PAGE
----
Maverick Citizen


Probe into Eastern Cape school nutrition scheme funding delays that left more than a million learners hungry

Probe into Eastern Cape school nutrition scheme funding delays that left more than a million learners hungry
School children receive a meal on 7 May 2018 in Ndevana, a rural village in Eastern Cape Province in South Africa. (Photo: Per-Anders Pettersson / Getty Images)

Following reports that administrative delays in the Eastern Cape’s school nutrition programme caused hundreds of thousands of learners to be deprived of meals last month, the Eastern Cape Department of Education promised to deliver payment to schools by 9 May. Now, human rights groups are investigating to ensure that schools have received their funding, as well as to determine what led to the delay.

The National School Nutrition Programme (NSNP) failed to provide more than a million Eastern Cape learners with a daily meal from 12 April due to an “administrative delay”. The Eastern Cape Education Department subsequently promised funding would be given to schools by 9 May.

Read more in Daily Maverick: Eastern Cape learners ‘crying from hunger’ after school nutrition scheme fails to deliver meals

Human rights groups like the South African Human Rights Commission (SAHRC) and Equal Education are trying to find out whether schools have received their payments as promised, as well as determine what caused the delay. 

SAHRC investigating what went wrong

Dr Eileen Carter, the provincial manager for the Eastern Cape office of the SAHRC, said the commission’s preliminary spot checks indicated that, as of last week, most Eastern Cape schools had received funding for the  National School Nutrition Programme (NSNP).

Now, she said, the SAHRC was in the early fact-finding stages of its investigation to determine what caused the administrative delay that led so many Eastern Cape learners to go hungry last month.

“It’s important just to contextualise that the basic nutrition programme forms part of the government’s poverty alleviation strategy,” Carter said.

“Now if you fail on that, knowing that we have such high malnutrition rates within the province and country, in general, we’re literally taking the food off the tables of children…

“So it’s a big picture problem, and we need to get to the bottom of this and make sure that we don’t fail right at the start of the lives of these vulnerable kids.”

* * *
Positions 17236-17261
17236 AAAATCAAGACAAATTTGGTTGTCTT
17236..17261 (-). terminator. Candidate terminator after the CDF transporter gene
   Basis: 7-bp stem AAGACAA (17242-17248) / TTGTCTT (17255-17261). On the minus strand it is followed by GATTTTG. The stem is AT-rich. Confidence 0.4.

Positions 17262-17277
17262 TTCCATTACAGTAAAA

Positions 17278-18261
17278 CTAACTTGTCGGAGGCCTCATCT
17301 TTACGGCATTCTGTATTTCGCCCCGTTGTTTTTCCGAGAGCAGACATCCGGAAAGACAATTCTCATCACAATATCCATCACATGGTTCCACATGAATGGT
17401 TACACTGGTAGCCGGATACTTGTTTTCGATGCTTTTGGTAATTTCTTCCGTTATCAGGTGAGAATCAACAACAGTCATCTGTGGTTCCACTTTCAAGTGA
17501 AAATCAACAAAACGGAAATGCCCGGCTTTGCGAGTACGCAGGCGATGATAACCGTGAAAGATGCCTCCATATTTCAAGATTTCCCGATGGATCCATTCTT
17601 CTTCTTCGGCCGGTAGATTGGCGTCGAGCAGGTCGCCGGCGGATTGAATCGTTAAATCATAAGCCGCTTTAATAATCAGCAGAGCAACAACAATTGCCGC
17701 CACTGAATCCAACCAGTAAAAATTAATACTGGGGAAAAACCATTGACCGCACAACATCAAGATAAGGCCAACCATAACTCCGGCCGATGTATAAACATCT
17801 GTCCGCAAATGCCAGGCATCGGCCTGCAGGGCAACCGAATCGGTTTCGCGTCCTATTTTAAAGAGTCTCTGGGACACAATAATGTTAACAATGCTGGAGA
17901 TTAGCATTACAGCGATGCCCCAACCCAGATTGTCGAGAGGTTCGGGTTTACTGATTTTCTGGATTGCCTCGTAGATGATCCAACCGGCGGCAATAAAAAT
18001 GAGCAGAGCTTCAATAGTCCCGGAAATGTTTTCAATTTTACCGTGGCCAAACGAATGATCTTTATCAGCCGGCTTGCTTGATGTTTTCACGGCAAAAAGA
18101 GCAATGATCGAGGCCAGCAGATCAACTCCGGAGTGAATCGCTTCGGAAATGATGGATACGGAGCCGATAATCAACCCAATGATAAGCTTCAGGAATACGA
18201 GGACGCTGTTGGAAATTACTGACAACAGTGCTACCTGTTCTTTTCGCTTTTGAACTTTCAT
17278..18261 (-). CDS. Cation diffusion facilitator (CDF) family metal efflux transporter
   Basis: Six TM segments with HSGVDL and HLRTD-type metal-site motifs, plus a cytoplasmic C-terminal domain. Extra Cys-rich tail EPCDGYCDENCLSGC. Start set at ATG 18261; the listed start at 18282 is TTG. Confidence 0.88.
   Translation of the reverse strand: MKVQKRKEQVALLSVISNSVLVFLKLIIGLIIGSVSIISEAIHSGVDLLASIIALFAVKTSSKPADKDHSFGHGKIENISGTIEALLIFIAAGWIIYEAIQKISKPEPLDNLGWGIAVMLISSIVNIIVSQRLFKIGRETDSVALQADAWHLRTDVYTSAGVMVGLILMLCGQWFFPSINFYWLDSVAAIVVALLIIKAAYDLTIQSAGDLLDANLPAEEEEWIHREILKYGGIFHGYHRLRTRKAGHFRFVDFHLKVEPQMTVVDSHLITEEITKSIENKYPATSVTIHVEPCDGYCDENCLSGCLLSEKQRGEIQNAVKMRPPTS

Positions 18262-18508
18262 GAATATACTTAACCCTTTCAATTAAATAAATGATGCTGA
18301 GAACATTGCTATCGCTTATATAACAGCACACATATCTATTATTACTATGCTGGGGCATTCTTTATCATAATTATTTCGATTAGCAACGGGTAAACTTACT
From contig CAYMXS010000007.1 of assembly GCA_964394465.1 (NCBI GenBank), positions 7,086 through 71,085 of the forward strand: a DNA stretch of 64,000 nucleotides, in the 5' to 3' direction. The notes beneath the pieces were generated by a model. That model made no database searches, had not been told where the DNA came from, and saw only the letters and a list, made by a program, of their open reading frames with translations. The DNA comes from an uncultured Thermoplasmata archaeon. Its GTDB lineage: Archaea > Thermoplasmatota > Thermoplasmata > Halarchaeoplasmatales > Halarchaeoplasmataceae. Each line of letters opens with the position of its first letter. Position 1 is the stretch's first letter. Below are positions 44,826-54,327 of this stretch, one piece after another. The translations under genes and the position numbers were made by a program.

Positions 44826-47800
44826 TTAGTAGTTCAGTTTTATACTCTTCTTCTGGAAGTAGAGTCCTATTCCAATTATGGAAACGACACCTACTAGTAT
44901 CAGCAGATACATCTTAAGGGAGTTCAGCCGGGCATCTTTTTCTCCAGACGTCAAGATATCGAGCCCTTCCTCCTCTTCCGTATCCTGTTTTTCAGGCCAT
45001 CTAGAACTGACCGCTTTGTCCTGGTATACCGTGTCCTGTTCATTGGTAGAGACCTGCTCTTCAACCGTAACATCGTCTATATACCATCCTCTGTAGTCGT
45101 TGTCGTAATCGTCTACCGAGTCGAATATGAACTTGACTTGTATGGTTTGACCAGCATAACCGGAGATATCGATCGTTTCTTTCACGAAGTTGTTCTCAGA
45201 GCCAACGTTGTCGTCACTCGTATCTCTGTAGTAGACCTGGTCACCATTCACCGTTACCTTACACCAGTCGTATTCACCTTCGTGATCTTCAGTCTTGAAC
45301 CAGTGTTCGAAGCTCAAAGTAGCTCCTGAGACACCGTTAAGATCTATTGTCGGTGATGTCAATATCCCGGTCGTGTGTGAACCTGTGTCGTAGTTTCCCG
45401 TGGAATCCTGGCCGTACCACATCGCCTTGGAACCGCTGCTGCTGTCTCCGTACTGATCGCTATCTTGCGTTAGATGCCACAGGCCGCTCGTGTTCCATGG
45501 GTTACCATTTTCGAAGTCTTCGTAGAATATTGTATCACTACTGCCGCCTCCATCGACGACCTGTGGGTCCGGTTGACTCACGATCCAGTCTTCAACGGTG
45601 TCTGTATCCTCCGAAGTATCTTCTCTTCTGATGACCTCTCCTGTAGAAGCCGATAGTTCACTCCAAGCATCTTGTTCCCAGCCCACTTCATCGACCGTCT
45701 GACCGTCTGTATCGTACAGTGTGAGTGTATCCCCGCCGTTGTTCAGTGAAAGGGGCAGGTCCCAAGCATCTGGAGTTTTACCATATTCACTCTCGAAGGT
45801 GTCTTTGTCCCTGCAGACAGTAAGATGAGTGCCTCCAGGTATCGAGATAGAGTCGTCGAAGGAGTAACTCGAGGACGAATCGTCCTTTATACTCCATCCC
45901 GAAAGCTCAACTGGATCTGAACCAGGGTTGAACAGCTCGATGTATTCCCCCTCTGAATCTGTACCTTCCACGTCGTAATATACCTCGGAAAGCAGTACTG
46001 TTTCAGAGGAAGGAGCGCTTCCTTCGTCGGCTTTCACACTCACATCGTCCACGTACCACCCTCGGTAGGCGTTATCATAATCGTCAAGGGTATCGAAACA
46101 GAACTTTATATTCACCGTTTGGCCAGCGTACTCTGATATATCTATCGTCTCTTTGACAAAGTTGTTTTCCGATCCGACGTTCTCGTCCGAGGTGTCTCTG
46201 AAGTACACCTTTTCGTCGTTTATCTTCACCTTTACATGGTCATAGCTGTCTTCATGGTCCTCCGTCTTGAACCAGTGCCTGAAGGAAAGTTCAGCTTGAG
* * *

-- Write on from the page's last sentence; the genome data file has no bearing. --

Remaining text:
She said the SAHRC aims to both support the Department of Education as well as hold it accountable if the investigation finds that the department committed some form of human rights violation. But for now, she said, it’s too early to say what issues led to the delay.

School nutrition is a basic human right

Itumeleng Mothlabane, an organiser with Equal Education in the Eastern Cape, said the funding delay exacerbated inequality for learners from poorer backgrounds. She said in the past month, many Eastern Cape schools had to close early since learners could not continue with classes on an empty stomach, and many parents could not afford to pack lunches for their children.

Mothlabane said the funding issue was an indication that the department was not taking its constitutional duties seriously. In 2020, Equal Education, alongside SECTION27, litigated and won a case against the Minister of Basic Education, arguing that the department had a constitutional duty to provide daily NSNP meals to learners.

“One of the most important things that came out of that court case was that school nutrition is a fundamental enabler to teaching and learning, and therefore should not be interrupted by any situation, and that, at the time, included Covid.

“So if things as serious as Covid could not disrupt a school nutrition programme, according to the court, how much more for just the programming of the department and the payment processes?”

Mothlabane said Equal Education is in the early stages of investigating what caused the funding delay and what needed to be done to avoid similar delays in the future.

Malibongwe Mtima, spokesperson for the Eastern Cape Education Department, said the delay occurred because the department had been working to determine how much funding to allocate to different schools based on how many learners they had. However, the department did not know why this delay led to learners going hungry, because schools should have had surplus funds to use.

He said the department was conducting an investigation to determine what went wrong.

“We feel it is necessary for us to subject [schools] to a financial management course, so that in the future, we do not get issues of this nature,” Mtima said.

Concerns over broader issues

SECTION27 attorney Demichelle Petherbridge said issues in the Eastern Cape came in the wake of reports of inadequate food supply at some schools in KwaZulu-Natal last month. 

These reports, she said, came after the province changed its procurement method for the NSNP, switching from many individual service providers to one large service provider that failed to adequately deliver supplies. Although not identical, she said the issues in KwaZulu-Natal and the Eastern Cape pointed to broader problems with the funding and administration of the NSNP.

“What happened in KZN, and then to just have that happen almost immediately afterwards with the Eastern Cape, does kind of signal that there are systemic issues,” she said. DM/MC


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